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Parental Transfers, Student Achievement, and the Labor Supply of College Students

  • Kalenkoski, Charlene Marie


    (Ohio University)

  • Sabrina Wulff Pabilonia


    (U.S. Bureau of Labor Statistics)

College students may participate in market work to finance their college educations. Using data from the NLSY97, three hypotheses are tested. First, smaller parental transfers lead to more hours worked while in school. Second, an increase in the net price of schooling leads to an increase in hours worked. Finally, an increase in hours worked leads to a decrease in a student's GPA. The results indicate that the number of hours a student works per week is unaffected by the schooling-related financial variables and that the number of hours worked per week does not affect a student's GPA.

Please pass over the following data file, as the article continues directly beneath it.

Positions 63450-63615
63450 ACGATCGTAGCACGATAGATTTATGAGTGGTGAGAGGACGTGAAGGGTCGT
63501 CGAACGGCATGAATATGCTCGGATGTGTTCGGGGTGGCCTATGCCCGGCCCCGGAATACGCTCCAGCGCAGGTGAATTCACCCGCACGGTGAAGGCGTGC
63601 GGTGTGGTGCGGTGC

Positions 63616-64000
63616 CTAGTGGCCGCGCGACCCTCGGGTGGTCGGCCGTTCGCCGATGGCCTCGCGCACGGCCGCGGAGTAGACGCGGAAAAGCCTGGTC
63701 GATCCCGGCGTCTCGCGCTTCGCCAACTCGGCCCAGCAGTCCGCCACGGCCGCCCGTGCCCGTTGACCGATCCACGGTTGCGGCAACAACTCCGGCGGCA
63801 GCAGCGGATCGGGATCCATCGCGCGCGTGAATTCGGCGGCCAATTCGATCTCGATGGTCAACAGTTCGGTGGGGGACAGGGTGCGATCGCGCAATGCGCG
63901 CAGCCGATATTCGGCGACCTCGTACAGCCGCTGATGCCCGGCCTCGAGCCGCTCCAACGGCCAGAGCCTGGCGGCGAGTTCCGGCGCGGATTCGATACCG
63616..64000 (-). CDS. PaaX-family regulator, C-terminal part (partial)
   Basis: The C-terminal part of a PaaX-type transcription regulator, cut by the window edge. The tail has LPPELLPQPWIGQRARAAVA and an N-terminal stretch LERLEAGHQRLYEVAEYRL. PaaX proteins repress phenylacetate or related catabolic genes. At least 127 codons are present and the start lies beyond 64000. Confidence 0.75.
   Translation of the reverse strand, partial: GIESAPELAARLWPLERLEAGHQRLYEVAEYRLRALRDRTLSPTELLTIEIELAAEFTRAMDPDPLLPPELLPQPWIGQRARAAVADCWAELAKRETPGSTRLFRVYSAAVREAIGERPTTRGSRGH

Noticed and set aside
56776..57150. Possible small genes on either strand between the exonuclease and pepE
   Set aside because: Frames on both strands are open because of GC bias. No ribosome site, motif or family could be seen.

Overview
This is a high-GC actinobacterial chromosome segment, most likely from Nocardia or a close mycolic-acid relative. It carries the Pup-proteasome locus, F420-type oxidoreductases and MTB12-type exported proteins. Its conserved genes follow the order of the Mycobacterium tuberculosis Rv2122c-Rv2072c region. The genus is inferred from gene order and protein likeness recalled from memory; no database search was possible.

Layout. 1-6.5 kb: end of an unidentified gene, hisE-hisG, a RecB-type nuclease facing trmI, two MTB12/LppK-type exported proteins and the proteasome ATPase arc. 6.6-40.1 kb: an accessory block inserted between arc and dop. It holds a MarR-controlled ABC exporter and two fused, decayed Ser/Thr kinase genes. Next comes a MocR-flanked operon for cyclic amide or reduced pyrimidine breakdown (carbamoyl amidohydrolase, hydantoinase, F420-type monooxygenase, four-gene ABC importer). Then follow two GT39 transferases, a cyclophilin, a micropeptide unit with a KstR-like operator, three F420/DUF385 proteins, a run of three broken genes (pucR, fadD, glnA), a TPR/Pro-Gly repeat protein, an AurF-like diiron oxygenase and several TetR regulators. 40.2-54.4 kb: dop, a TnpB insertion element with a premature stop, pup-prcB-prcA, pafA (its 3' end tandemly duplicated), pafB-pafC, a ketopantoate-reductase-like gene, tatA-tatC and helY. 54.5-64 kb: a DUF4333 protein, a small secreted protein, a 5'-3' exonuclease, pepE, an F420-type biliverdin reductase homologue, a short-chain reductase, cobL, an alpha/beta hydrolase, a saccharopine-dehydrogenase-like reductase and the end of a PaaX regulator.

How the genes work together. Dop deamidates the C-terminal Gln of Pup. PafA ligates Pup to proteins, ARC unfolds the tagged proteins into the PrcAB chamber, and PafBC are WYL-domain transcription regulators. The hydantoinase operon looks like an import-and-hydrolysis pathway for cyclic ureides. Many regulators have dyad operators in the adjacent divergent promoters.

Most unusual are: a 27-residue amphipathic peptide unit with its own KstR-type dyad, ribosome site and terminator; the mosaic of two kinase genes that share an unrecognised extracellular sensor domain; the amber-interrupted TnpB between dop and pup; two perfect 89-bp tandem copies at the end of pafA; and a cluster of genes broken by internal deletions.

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Paper provided by U.S. Bureau of Labor Statistics in its series Working Papers with number 374.

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Length: 33 pages
Date of creation: Jul 2004
Date of revision:
Handle: RePEc:bls:wpaper:ec040040
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  18. Ronald G. Ehrenberg & Daniel R. Sherman, 1987. "Employment While in College, Academic Achievement, and Postcollege Outcomes: A Summary of Results," Journal of Human Resources, University of Wisconsin Press, vol. 22(1), pages 1-23.
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